Reiter said health care costs continue to rise faster than than the Consumer Price Index, a measure that tracks increases in the cost of living.

"New drugs come online that are expensive. We buy a lot of our supplies and equipment from the United States so the exchange rate is hurting us - there's a number of reasons for it," he said.

Reiter said the provinces proposed yearly increases in the five per cent range. Morneau countered with an offer of three-and-a-half per cent, plus additional money earmarked for home care and mental health programs.

Reiter said he was shocked when Morneau told the assembled ministers that the extra money was off the table if they didn't take the deal.

"This is very important to Canadians. I found it odd that they were treating it like it was a department store sale on microwave ovens: 'If you don't buy  by 5 o'clock, the offer's over,'" he said.

Reiter said he has two main concerns with the federal offer. First, the deal would have eliminated the tie between funding and GDP growth contained in the Harper plan.

"Three (per cent) was a basement. If the GDP (growth) exceeded three per cent, that's what it would be based on. With the current proposal from the federal government, the three-and-a-half, it isn't the basement - that's it," he said.

Second, Reiter said he wasn't comfortable with the arrangement for targeted money for mental health and home care. He said too often, these types deals aren't stable.

"They provide it for a term. Then the federal money expires and the province is left holding the bag with either back-filling programs or cancelling a good program that the public's come to expect," he said.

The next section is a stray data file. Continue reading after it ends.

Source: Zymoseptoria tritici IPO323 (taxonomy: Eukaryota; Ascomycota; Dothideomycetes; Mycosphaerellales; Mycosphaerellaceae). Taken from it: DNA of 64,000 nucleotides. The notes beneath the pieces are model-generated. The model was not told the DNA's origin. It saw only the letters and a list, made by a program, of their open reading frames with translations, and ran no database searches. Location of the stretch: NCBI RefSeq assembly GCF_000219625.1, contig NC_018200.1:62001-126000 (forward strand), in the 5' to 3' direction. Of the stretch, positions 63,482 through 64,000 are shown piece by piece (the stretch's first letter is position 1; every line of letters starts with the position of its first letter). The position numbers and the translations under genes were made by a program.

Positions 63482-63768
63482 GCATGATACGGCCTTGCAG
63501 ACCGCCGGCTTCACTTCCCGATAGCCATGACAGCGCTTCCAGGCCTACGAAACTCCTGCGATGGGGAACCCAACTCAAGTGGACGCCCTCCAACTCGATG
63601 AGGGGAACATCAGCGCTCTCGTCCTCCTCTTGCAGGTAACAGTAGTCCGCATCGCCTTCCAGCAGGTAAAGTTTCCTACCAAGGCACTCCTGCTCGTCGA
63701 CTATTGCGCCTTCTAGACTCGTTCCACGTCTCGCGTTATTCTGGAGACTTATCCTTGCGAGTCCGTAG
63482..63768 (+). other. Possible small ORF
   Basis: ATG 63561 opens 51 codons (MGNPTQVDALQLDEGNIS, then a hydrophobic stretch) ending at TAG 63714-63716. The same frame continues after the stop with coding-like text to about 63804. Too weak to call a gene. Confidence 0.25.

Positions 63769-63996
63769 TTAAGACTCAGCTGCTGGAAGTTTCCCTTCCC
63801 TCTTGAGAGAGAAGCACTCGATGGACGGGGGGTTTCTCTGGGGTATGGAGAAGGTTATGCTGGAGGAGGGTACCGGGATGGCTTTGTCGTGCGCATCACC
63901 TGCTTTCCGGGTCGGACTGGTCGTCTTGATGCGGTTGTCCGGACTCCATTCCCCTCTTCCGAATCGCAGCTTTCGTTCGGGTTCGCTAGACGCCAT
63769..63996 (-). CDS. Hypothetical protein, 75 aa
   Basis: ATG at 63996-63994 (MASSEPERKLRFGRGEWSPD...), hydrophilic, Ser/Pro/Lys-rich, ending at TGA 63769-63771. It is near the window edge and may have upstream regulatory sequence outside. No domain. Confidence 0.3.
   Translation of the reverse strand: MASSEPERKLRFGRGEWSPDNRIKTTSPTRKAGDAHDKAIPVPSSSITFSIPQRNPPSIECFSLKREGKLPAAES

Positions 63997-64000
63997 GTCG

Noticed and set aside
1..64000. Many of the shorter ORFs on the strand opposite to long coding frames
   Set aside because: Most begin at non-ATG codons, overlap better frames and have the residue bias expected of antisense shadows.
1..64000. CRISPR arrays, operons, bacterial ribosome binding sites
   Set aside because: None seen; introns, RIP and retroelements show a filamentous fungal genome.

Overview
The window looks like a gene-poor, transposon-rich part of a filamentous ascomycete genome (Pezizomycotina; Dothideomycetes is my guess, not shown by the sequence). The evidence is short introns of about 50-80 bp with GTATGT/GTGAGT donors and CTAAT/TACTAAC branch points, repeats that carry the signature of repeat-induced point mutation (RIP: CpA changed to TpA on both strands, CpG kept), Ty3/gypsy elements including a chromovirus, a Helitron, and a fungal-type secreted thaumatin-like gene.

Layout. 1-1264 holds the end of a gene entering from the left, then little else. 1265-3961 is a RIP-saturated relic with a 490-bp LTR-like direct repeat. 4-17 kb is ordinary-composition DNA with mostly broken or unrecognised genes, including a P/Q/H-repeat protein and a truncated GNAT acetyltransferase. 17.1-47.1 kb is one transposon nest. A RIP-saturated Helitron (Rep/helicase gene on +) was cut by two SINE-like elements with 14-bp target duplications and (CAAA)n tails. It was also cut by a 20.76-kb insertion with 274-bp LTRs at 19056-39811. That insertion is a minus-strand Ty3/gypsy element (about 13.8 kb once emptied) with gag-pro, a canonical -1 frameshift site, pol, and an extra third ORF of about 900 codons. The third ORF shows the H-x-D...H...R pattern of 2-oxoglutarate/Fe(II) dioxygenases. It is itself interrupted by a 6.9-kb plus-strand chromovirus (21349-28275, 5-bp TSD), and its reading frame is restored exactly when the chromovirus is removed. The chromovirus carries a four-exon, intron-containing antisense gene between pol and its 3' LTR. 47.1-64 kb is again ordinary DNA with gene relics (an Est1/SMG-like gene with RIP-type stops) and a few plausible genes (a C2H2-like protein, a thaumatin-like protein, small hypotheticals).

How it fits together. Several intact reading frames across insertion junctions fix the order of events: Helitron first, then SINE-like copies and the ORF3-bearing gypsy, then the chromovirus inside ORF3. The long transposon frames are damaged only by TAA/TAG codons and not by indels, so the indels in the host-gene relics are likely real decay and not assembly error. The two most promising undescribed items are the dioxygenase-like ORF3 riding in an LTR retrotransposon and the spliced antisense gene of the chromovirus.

Reiter went on to say the federal government gets a sweetheart deal on health: they provide about one-fifth of the money, but have power over some two-thirds of the decisions.

"I don't know of any business where you or I could put 20 per cent of the funding in and call two-thirds of the shots. I don't think that would sell well on Dragon's Den," he said.
Twitter @CKOMNews

Personally I am glad the federal government is in charge of this sorry crew of health ministers all over Canada who aren't able to contain costs of bureaucrats in the ways that are possible. Why don't the first ministers do their jobs and use the money provided to ensure health care is in good shape for citizens? End the whining and make the cuts that are required in the bureaucracy to ensure that patients get essential services such as mental health and emergency services.